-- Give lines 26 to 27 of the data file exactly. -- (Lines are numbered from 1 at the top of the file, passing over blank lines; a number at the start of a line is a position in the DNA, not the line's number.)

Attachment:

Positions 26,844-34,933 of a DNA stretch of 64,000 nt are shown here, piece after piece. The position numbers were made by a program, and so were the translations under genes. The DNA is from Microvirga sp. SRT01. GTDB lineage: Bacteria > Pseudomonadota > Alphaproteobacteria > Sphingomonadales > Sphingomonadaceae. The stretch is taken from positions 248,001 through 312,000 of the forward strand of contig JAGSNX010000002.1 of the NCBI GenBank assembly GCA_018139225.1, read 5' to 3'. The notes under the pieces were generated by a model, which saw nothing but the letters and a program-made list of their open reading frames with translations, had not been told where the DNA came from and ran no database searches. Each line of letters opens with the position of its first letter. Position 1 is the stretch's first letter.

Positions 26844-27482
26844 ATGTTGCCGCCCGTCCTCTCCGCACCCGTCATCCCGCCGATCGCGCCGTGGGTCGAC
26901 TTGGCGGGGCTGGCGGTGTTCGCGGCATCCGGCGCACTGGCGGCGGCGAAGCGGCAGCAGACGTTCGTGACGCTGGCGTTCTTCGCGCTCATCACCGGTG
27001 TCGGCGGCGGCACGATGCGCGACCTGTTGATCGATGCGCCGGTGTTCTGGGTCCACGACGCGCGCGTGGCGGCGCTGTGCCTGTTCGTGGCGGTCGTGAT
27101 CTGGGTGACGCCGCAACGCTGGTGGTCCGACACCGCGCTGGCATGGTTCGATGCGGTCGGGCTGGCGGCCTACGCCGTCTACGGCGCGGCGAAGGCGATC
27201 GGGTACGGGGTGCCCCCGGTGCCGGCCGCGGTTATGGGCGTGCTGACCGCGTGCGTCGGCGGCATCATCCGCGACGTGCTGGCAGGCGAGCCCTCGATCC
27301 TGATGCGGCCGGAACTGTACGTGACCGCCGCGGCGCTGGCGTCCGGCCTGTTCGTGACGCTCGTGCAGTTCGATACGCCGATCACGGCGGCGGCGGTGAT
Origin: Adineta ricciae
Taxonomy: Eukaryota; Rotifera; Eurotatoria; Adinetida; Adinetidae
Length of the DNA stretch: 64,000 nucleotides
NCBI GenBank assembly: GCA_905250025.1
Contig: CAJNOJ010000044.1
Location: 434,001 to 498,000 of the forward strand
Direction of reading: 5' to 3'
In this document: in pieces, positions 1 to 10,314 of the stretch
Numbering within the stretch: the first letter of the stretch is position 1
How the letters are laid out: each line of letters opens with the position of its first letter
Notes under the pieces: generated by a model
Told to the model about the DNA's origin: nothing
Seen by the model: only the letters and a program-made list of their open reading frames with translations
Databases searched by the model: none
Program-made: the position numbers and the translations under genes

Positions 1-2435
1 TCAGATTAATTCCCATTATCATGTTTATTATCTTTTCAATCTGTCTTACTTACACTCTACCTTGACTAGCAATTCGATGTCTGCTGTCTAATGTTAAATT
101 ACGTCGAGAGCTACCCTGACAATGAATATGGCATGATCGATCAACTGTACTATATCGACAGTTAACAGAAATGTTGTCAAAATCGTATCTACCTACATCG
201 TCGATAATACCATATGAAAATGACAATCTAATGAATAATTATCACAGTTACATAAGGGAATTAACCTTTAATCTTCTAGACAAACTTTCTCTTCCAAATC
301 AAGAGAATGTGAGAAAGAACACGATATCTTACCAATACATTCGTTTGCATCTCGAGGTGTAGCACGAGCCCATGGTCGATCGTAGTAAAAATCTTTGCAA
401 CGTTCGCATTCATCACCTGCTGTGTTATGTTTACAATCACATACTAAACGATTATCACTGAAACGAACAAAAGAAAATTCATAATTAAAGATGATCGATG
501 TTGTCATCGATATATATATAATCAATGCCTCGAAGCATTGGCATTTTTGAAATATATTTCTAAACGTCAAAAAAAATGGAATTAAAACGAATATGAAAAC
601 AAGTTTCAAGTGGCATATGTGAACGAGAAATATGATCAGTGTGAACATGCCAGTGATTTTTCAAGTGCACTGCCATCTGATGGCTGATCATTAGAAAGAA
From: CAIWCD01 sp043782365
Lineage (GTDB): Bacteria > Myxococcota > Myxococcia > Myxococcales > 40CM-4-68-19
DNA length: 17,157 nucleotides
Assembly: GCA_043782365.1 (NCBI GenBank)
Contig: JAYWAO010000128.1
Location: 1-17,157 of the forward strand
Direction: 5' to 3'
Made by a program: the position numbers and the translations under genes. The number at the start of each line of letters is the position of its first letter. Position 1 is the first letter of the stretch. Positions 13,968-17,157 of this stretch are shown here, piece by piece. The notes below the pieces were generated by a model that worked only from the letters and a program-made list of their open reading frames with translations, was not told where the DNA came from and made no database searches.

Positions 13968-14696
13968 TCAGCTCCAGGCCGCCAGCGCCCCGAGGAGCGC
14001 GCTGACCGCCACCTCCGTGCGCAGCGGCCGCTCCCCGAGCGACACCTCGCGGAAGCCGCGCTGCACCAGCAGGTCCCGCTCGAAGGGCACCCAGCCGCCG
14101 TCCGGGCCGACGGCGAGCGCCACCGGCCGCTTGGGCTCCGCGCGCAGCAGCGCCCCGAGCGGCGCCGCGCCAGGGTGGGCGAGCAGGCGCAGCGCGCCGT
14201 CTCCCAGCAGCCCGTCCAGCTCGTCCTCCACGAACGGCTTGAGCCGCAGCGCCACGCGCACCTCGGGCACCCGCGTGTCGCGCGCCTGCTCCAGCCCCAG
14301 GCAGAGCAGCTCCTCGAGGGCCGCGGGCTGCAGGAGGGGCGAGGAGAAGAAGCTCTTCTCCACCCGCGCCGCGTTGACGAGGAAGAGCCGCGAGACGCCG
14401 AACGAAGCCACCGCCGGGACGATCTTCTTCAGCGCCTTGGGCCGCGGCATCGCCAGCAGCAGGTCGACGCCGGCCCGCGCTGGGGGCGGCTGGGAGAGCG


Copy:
101 ACGTCGAGAGCTACCCTGACAATGAATATGGCATGATCGATCAACTGTACTATATCGACAGTTAACAGAAATGTTGTCAAAATCGTATCTACCTACATCG
201 TCGATAATACCATATGAAAATGACAATCTAATGAATAATTATCACAGTTACATAAGGGAATTAACCTTTAATCTTCTAGACAAACTTTCTCTTCCAAATC